Insomnia may be in the genes – study

Insomnia may be hereditary, and lack of sleep is linked to a host of health problems, particularly heart disease and depression, according to recent research.

A US study of the genes of over 450 000 people found 57 gene regions that could be linked insomnia, indicating the sleep disorder is inherited. The genetic regions also shared connections with various conditions, particularly coronary artery disease and depression.

“Our findings confirm a role for genetics in insomnia symptoms and expand upon the four previously found [genetic regions] for this condition,” said researcher Dr Jacqueline M. Lane.

The study found that insomnia may result in a 78% risk of coronary artery disease, a 22% risk of depression, 18% risk of type 2 diabetes and 50% risk of developing colorectal cancer.

“…our findings suggest that depression and heart disease are actually a result of persistent insomnia,” said another researcher, Dr Samuel Jones, from the University of Exeter.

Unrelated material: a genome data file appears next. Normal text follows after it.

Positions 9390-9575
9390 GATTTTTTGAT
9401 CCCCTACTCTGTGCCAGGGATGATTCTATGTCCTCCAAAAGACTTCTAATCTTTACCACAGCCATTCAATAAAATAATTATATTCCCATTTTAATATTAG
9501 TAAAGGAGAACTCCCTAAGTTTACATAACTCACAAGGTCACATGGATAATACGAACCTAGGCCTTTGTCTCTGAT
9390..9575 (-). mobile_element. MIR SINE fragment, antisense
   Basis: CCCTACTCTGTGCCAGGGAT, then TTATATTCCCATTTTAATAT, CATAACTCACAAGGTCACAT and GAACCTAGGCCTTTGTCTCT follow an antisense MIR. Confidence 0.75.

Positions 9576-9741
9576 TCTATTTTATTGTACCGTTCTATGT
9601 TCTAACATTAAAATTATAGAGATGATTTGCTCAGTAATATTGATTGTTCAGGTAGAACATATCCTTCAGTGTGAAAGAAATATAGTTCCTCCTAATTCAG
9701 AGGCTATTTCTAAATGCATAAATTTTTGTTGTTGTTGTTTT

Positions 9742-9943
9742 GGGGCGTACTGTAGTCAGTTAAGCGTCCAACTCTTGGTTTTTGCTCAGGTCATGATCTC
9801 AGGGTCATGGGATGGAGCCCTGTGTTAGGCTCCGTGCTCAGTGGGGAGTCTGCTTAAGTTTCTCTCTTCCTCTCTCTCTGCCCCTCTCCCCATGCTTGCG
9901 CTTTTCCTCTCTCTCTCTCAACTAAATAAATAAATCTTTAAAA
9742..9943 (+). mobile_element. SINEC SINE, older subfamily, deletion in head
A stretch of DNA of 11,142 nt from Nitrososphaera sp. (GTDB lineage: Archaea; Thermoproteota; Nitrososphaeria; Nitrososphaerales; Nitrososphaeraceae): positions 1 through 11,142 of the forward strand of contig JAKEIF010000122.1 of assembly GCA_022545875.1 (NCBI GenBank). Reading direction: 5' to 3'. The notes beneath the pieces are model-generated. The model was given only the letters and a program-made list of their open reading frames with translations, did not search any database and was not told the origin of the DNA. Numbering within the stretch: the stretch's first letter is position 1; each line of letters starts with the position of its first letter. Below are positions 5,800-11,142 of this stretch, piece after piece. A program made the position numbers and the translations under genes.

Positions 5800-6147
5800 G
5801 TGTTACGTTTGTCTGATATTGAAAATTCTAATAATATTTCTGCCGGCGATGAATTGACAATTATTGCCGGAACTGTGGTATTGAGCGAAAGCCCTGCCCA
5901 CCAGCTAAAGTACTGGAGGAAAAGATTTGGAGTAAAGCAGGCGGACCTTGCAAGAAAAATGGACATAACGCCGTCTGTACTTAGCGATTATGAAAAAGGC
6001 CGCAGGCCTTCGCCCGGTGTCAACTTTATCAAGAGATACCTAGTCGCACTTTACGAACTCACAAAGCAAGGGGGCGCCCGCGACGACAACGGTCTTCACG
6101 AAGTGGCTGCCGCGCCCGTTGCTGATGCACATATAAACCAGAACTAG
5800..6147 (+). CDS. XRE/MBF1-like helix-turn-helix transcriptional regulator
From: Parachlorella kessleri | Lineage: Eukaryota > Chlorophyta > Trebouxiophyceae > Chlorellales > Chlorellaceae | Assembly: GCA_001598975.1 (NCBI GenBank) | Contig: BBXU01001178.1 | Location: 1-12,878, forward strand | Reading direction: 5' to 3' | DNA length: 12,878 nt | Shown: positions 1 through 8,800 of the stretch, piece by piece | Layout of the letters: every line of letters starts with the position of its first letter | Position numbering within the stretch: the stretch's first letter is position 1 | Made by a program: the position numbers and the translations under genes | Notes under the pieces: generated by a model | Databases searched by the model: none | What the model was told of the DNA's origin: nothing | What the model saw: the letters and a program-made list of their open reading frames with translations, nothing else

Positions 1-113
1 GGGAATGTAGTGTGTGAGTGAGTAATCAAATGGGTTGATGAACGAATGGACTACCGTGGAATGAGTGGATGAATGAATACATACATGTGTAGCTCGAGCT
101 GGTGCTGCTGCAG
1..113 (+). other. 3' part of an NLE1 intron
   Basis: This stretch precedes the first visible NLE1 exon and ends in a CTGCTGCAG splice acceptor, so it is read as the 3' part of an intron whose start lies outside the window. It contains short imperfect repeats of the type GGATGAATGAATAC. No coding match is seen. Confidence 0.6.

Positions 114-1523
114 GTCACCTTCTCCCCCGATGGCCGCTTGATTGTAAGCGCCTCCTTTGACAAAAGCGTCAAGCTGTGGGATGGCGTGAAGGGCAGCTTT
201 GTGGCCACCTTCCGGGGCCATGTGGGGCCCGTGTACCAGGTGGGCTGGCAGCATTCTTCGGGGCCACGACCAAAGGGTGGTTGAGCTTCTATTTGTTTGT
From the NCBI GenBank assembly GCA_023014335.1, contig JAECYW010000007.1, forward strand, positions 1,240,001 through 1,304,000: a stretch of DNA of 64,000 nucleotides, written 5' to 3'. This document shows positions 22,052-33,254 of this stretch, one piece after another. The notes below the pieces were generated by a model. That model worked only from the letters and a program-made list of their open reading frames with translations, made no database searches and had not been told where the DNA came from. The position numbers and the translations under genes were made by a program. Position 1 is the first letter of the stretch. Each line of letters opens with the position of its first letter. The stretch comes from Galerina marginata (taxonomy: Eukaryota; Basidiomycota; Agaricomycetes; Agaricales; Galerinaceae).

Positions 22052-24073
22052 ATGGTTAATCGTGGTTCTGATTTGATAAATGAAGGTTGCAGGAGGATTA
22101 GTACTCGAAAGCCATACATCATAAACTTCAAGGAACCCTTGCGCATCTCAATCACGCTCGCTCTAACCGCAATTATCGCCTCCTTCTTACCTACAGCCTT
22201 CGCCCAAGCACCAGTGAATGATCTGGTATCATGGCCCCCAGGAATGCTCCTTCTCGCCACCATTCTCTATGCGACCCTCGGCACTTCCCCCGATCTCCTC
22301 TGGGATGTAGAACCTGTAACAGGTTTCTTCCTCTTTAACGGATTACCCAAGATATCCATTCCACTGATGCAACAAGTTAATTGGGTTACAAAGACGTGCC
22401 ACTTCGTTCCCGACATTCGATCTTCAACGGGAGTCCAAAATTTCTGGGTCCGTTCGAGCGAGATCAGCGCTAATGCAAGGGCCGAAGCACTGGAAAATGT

Insomnia affects about one in three South Africans and previous research indicates that insomnia increases the risk of anxiety disorders, alcoholism, major depression and heart disease.

Nutritional expert, Vanessa Ascencao, says lack of sleep also affects the body’s ability to defend against infections and disease, adding that research shows sleep deprivation is costing South Africa billions of rand in lost productivity.

To counter insomnia, Ascencao advocates a balanced diet, limited caffeine, exercising daily and taking quality sleep-supporting supplements such as Felix, a highly effective saffron extract proven to help enhance mood and counter unhealthy food cravings, and BetterYou Magnesium Oil transdermal spray which helps relax the body and aids natural sleep.

Additionally, Ascencao suggests:

  • Develop a healthy sleep routine of eight hours of good quality sleep a night.
  • Avoid screens for two hours before bed, darken the room and listen to soothing music or read a book.
  • Avoid processed, starchy and sugary foods and alcohol, and stop eating at least two hours before bed.
  • Eat whole, natural foods such as fruits and vegetables and stay hydrated with water.


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